Movie: ** 1/2 out of 5
Video: **** 1/2
Audio: *** 1/2
Article first published as Blu-ray Review: ‘Time Lapse’ Starring Danielle Panabaker on Blogcritics.
Time travel is far from new in film — The Time Machine, Back to the Future, Looper, Primer, Bill & Ted’s Excellent Adventure, Donnie Darko, About Time, Hot Tub Time Machine
— it manages to span every genre and, if done well, stays true to its
own. Once in a while, something novel may come along. Then there are the
haphazard entries that make you yearn for something better. I’m sure no
one was clamoring for a time travel film crossed with Danny Boyle’s Shallow Grave,
but alas, Bradley King has turned his feature film debut into exactly
that. Only problem is, King and co-writer BP Cooper don’t have the cast,
or characters, to invest any kind of payoff, making Time Lapse just another blip on the direct-to-video market. Even the MTV-funded Almanac Project was far more interesting.
(Matt O’Leary) is an apartment complex manager, suffering from a
creative block as a painter. He lives with his best friend Jasper
(George Finn) and girlfriend Callie (Danielle Panabaker) in an awkward
pseudo-love-triangle of sorts. After “Mr. B” seems to be missing — he’s
behind on rent, has a stack of newspapers at his front door, and a
collection of parking tickets on his car — the trio decide to
investigate, only to find out that Mr. B has built a homemade camera
that can take pictures 24 hours into the future, always at 8:00 p.m.
Soon enough, they find Mr. B’s charred remains in a storage room in the
basement, Jasper starts using the camera to quench his gambling habit,
and they quickly learn that they must not mess with time and have to
make sure they recreate the daily photos in fear of putting a stop to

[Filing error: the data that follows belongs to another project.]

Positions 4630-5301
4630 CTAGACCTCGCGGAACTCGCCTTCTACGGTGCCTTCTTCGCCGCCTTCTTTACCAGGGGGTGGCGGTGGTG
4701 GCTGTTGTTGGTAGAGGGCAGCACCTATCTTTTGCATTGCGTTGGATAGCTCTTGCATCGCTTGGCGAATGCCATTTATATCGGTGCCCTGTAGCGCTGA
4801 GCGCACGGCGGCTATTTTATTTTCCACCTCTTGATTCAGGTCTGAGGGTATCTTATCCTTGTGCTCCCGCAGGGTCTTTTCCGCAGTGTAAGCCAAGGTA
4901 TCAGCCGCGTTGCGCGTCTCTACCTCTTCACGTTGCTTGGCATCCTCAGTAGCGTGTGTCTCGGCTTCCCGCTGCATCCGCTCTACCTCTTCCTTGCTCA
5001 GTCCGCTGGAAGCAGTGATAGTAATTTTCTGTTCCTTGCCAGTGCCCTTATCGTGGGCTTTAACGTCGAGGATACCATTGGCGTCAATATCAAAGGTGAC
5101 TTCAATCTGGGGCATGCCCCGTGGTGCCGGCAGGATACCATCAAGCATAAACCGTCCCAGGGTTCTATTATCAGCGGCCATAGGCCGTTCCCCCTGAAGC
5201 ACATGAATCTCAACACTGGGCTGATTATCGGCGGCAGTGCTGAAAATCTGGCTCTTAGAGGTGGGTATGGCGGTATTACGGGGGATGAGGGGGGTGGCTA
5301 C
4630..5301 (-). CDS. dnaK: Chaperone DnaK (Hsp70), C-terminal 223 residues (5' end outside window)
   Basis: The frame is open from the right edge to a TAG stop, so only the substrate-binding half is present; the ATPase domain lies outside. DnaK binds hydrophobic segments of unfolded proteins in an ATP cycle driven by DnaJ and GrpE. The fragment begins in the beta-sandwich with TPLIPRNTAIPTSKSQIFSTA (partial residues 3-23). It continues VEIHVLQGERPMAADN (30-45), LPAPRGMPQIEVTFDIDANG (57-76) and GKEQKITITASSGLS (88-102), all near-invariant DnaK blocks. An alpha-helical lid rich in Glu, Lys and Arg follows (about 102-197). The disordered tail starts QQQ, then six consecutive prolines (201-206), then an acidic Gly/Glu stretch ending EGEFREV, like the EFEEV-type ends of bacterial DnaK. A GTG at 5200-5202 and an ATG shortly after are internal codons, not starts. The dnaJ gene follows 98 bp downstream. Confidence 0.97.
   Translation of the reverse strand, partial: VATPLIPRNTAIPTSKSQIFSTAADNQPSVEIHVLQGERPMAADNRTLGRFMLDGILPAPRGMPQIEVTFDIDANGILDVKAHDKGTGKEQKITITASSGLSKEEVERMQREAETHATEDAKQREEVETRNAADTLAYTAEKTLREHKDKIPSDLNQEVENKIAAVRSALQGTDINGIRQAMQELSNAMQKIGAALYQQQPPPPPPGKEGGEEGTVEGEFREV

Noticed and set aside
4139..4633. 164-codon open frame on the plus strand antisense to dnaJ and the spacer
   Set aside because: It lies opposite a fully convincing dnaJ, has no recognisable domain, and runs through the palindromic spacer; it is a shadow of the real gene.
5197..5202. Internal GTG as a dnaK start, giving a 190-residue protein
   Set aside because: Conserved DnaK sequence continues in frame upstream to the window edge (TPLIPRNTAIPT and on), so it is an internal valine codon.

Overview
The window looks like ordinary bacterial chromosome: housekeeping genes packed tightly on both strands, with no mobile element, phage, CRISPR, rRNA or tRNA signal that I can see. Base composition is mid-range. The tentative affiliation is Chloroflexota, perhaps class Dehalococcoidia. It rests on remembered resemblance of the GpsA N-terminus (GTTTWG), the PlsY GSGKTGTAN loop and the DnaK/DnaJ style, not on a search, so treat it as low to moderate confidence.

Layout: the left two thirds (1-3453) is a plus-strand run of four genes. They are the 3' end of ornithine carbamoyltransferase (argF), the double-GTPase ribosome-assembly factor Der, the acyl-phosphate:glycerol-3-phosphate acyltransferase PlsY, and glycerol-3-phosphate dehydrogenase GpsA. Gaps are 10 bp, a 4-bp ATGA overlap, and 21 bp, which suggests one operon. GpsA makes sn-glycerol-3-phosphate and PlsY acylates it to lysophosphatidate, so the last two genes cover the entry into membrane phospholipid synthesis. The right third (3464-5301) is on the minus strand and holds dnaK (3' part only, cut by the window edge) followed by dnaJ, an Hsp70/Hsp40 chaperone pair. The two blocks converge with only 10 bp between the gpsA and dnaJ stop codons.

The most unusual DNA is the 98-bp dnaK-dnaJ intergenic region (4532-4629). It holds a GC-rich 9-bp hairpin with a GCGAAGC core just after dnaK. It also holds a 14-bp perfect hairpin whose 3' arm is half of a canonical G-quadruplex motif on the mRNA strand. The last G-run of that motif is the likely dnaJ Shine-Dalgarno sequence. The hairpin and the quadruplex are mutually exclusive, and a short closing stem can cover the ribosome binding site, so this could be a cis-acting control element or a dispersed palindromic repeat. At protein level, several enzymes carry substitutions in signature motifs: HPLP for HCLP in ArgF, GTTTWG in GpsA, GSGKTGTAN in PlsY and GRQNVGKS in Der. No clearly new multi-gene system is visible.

Time Lapse is presented on a 25GB disc in a 1.78:1 aspect
ratio. Considering the film’s low budget roots, this is one exceptional
transfer. Colors are natural and pop while never bleeding. Blacks are
inky with no crush to swallow up shadow details. Alisasing never appears
and there may have been some blink and you’ll miss them instances of
banding on a few objects such as painted doors and walls. Fine detail is
usually razor sharp, with only a handful of shots appearing
purposefully soft. The 5.1 DTS-HD Master Audio track offers up plenty of
bass, and the surrounds are saved to give the score some breadth, but
overall, this is a very front-heavy mix. Bass makes for some effective
creepiness and subtitles are available in English for the deaf and hard
overwhelming assortment of special features winds up being overkill, if
only because of redundancy. Two commentaries kick things off featuring
King and Cooper. The first is more of a behind-the-scenes look at the
production and story process, while the second is called a “Filmmaking
101 Commentary” sporting more of a technical “nuts and bolts” commentary
living up to its title. A “Behind-the-Scenes” (22:52) offers up a
visual look at the production, with two deleted scenes showing at least
one of them (“Callie in the Kitchen” 1:38) was wisely excised. The “Mr.
B. Flashback” (2:22) gives us a chance to see John Rhys-Davies on screen
which is always welcome, no matter how small the role. The film’s
theatrical trailer (2:01) is also included.
King chose a very odd story line considering he and Cooper were strongly influenced by the “Time Lapse” episode of The Twilight Zone.
The film gets far too violent considering we never care for any of the
characters, and the big surprise ending is intended to encourage viewers
to rewatch the film — something I doubt anyone will do. The only one
worth rooting for most of the runtime is Panabaker, but once you realize
even she may have ulterior motives, there’s only so far we’re willing
to follow her. O’Leary is a complete bore making you wonder why Callie
would ever want to be with him in the first place and Finn is never
likeable, but does get to let loose a little as his character starts to
unwind. While the technical aspects of the disc will at least make
watching the film easy on the eyes, the film itself makes it hard. Time Lapse only makes you wish you could see your own future to warn yourself you’re better off skipping it.